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Leticia Van de Putte was born Leticia Rosa Magdalena Aguilar San Miguel in 1954 in Ft. Lewis, Washington where her father was stationed during his military service. Raised in San Antonio, Texas, she was president of the Horace Mann Junior High student council, and graduated from Thomas Jefferson High School in 1973 where she was the first Mexican American on the 'Lassos' pep squad. She married Peter Van de Putte in 1977 and received her Bachelor of Science Degree from the University of Texas College of Pharmacy in 1979. She served on the Airport Advisory Board, Centro 21, the Mayor's Commission on the Status of Women, the Bexar County Parks Board, and was a precinct chair for the Democratic Party. She was president of the Bexar County Pharmacy Association and served as chairperson for the National Hispanic State Legislators. She was elected to the Texas House of Representatives in 1990 and to the Texas Senate in 1998. At the time of the interview, she was one of several Democratic Party affiliates in absentia from the Texas Special Legislative Session over redisricting. She co-chaired the 2008 Democratic National Convention and was still a member of the Texas Senate in 2009.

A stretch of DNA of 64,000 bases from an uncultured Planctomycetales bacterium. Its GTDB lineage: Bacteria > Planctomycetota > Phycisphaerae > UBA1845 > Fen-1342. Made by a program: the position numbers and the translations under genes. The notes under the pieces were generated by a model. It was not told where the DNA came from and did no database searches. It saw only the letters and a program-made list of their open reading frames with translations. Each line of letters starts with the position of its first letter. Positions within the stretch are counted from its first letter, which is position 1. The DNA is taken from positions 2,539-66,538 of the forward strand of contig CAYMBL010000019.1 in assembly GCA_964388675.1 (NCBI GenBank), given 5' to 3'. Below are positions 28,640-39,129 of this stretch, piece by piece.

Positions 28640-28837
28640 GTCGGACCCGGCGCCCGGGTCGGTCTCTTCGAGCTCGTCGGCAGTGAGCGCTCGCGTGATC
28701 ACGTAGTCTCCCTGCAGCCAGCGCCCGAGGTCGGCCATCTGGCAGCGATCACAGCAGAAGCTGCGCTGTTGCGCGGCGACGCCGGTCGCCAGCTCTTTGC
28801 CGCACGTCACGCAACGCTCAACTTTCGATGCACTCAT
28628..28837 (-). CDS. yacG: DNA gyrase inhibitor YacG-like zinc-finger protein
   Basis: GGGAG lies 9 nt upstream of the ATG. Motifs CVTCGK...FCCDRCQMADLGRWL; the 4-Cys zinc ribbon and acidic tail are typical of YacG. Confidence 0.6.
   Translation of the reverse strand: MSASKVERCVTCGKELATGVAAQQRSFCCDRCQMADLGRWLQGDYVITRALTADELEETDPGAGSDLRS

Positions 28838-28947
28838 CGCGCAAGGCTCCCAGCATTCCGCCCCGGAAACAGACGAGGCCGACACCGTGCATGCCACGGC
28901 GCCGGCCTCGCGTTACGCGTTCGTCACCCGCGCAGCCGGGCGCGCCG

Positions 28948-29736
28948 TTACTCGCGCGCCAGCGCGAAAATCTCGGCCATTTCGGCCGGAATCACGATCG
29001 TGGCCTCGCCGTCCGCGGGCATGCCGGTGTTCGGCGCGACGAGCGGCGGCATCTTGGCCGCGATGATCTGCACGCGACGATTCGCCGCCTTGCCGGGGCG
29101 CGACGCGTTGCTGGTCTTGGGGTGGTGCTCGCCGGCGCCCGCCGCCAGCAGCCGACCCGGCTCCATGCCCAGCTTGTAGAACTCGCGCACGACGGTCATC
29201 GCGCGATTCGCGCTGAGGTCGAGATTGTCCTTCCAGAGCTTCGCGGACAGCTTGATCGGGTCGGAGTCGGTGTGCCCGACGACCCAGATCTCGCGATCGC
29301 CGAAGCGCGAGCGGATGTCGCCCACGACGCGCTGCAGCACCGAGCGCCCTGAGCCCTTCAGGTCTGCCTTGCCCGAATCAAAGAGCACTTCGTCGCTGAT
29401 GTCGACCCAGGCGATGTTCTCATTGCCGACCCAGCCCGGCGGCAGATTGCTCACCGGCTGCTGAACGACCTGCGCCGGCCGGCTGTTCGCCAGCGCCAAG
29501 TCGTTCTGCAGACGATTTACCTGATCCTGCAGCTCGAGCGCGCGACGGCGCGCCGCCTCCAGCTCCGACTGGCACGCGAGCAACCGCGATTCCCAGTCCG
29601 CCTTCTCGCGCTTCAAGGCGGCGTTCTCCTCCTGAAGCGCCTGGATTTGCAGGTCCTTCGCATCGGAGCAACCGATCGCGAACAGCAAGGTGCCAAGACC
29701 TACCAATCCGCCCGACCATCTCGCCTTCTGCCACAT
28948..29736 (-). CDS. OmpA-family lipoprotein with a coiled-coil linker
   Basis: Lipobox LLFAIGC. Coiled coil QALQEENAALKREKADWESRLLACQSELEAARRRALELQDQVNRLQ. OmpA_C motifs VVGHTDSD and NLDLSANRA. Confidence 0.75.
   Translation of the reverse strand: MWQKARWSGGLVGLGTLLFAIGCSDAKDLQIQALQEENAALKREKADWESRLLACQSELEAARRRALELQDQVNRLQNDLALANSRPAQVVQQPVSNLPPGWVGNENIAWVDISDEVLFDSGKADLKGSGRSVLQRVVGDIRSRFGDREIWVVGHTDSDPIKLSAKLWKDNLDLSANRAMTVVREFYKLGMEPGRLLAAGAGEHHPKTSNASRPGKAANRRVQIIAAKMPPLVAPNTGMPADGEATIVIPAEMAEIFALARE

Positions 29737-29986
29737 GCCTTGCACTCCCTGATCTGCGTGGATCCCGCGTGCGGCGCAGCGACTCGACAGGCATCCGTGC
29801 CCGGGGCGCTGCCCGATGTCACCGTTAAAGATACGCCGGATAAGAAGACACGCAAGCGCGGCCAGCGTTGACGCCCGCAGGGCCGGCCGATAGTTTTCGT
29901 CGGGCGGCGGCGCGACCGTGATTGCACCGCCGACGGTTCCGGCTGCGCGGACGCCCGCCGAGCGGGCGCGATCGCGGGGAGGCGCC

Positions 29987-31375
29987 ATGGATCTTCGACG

Leticia Van de Putte begins with her family's long history in the Eagle Pass area of Maverick County, Texas, and describes her family's businesses on Produce Row (now the historic Market Square in San Antonio). She attributes the prolifieration of the Ballet Folklórico and Mariachi to her mother, María Isabel 'Belle' Aguilar San Miguel Ortíz, a cultural and creative arts director for the San Antonio Independent School District. Senator Van de Putte discusses her family's struggle with race discrimination in San Antonio and gives her perspective as a pharmacist on modern pharmaceuticals and natural remedies (naturopathy). She recalls her junior high and high school years and the challenges she took to achieve school leadership roles, battling race and sex discrimination to do so. She explains her family's input in her college plans and recounts her quinceanera. She comments on her husband, Peter Van de Putte, and his family's Hispanic background, and addresses the challenges of rearing their six children while running two businesses. She contrasts her experiences as a student at the University of Houston to those at the University of Texas and shares details of the campaign to elect Paul Elizondo to the Texas House of Representatives. She explains her appointment to the San Antonio Airport Advisory Board by mayor Henry Cisneros, which stemmed from a personal experience for the need to provide access for people with disabilities. She details the creation of the Edgewood Business Advisory Group, her placement on the Bexar County Parks Board, and the process for her election to the Texas House of Representatives in 1990 after the resignation of Orlando García. She describes the process of conducting politics in Austin, including a discussion on handling homophobia, and covers her campaign finances. She expresses her concern for the problem of school dropouts, contrasts her work in the House with that of the Senate, and notes her efforts to promote the Texas Children's Health Insurance Program (CHIP). She talks at length on the bipartisan redistricting battle in the 2003 Special Session of the Texas Legislature, her active role in aiding Democratic Party affiliates to flee the state, and mentions Senator John Whitmire's role in the fight against redistricting. She notes the involvement of the Mexican American Legal Defense and Educational Fund (MALDEF) in the redistricting battle in 2001, cites the Voting Rights Act of 1965, and discusses the personal sacrifices made by the Democratic legislators. She mentions such prominent Mexican Americans as Joe Bernal, Gregory Luna, and Willie Velásquez, and comments on former Texas Speaker of the House Gibson Donald 'Gib' Lewis, gay legislator Glen Maxey, and former Texas governor and United States president George W. Bush.
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